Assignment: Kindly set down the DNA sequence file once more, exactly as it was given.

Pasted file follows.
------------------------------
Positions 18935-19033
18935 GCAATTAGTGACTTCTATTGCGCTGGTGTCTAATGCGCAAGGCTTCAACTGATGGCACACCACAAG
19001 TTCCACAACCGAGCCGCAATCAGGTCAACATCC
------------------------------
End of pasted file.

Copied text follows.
Positions 18935-19033
18935 GCAATTAGTGACTTCTATTGCGCTGGTGTCTAATGCGCAAGGCTTCAACTGATGGCACACCACAAG
19001 TTCCACAACCGAGCCGCAATCAGGTCAACATCC